Horned Lark is a dapper denizen of North America’s driest and most barren terrain. They breed on the ground in almost any wide open treeless areas, including beaches, deserts, vast agricultural fields, shortgrass prairies, arctic and alpine, tundra and airports. It is also one of the most diverse species not just in the United States but around the world, with some 44 subspecies worldwide (29 in North America). This diversity in habitat preferences and in different populations makes the animated occurrence map seem like a difficult thing to interpret.
As one of the most common birds in the Great Basin and Great Plains, the high occurrence there essentially swamps out the detail that might otherwise have been visible in the East and along the Pacific Coast, where the species is much more locally distributed. The common tale of northward and southward migration is not so obvious here, even though the flocks of prairie-breeders are augmented by tens of thousands of Arctic breeders which arrive for the winter. For this species, more than for many, this map might look quite different if it displayed abundance (i.e., counts of birds) rather than just occurrence (i.e., presence/absence).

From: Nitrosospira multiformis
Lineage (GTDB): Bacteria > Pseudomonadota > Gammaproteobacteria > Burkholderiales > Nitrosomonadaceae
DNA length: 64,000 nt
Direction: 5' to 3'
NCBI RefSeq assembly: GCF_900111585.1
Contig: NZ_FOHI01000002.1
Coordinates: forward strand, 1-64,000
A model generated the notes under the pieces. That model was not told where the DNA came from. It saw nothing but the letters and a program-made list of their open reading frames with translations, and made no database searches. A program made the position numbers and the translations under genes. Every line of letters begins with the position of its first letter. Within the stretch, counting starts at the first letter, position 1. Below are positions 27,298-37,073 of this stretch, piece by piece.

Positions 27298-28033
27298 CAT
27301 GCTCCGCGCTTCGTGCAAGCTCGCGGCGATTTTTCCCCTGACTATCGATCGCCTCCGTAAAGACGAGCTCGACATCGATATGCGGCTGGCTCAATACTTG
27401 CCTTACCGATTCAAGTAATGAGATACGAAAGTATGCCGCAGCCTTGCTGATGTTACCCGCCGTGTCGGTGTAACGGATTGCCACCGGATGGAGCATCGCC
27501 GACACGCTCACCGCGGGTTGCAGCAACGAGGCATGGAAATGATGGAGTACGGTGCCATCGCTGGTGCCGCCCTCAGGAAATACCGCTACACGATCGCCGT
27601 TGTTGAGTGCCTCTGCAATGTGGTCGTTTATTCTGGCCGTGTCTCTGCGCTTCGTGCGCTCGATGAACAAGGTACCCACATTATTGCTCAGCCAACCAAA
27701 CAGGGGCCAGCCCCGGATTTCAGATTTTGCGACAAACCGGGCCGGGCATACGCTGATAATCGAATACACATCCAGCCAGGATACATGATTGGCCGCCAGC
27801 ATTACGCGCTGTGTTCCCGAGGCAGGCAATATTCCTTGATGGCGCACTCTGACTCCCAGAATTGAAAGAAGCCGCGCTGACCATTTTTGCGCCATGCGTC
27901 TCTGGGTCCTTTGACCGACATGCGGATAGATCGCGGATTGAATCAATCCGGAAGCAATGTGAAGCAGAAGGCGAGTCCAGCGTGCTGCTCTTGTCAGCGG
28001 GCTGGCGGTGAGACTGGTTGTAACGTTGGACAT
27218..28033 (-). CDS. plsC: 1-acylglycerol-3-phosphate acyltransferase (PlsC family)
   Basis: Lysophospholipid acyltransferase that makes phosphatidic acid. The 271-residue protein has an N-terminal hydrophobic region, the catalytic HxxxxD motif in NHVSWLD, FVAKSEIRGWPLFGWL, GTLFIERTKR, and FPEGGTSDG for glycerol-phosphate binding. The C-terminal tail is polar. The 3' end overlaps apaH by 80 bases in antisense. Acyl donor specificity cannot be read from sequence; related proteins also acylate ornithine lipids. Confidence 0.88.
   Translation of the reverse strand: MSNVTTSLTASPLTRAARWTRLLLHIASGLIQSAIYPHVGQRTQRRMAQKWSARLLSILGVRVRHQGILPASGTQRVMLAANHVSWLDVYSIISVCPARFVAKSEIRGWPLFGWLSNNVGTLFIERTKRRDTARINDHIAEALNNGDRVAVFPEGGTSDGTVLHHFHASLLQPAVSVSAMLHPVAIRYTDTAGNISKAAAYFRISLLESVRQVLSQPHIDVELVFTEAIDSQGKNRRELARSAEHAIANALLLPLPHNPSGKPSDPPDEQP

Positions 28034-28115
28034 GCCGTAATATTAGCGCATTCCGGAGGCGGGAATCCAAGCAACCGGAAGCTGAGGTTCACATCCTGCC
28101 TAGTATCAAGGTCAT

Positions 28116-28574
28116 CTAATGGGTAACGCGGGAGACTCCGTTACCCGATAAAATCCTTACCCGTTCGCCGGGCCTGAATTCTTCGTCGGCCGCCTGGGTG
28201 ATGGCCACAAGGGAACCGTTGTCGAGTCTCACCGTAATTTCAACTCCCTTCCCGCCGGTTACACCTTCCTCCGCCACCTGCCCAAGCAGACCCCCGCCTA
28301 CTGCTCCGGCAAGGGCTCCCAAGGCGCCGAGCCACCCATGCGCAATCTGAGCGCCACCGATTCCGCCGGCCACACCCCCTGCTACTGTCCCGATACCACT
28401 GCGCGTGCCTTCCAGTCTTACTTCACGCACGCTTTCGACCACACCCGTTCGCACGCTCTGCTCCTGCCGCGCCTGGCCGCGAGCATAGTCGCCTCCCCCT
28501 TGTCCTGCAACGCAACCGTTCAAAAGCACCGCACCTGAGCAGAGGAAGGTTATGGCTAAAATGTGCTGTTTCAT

Even still, some broad patterns comport well with the species biology and are listed below in no particular order:
- Notice how clearly some extensive areas of agriculture show up on the maps: the central Mississippi River Valley (e. Arkansas, ne. Lousiana, and w. Tennessee), northern Indiana and Illinois, and south Texas just north of the Rio Grande are three such examples.
- The few patches in the East that do show up also match up to agricultural areas where open country provides good lark habitat. The central Delmarva Peninsula, some of the East Coast beaches, and farming areas in New York and southeast Pennsylvania can all be easily identified.
- In the West the picture is similar, with the Central Valley of California and the Willamette Valley of Oregon fading in and out of view at various times of the year.
- Most mountain areas are forested ad thus do not show Horned Larks, but some of the “parks” (broad valleys) in Colorado show up as areas where Horned Larks occur. At finer scale, the mountaintop breeding birds might show up, but since these patches are so tiny, they are lost on these maps which show distribution at the 30 km scale. Stay tuned for 3 km scale maps which may show this better!
- General northward movement in March and southward movement in October to December. Horned Larks are somewhat facultative migrants so may move about throughout the winter in response to weather conditions.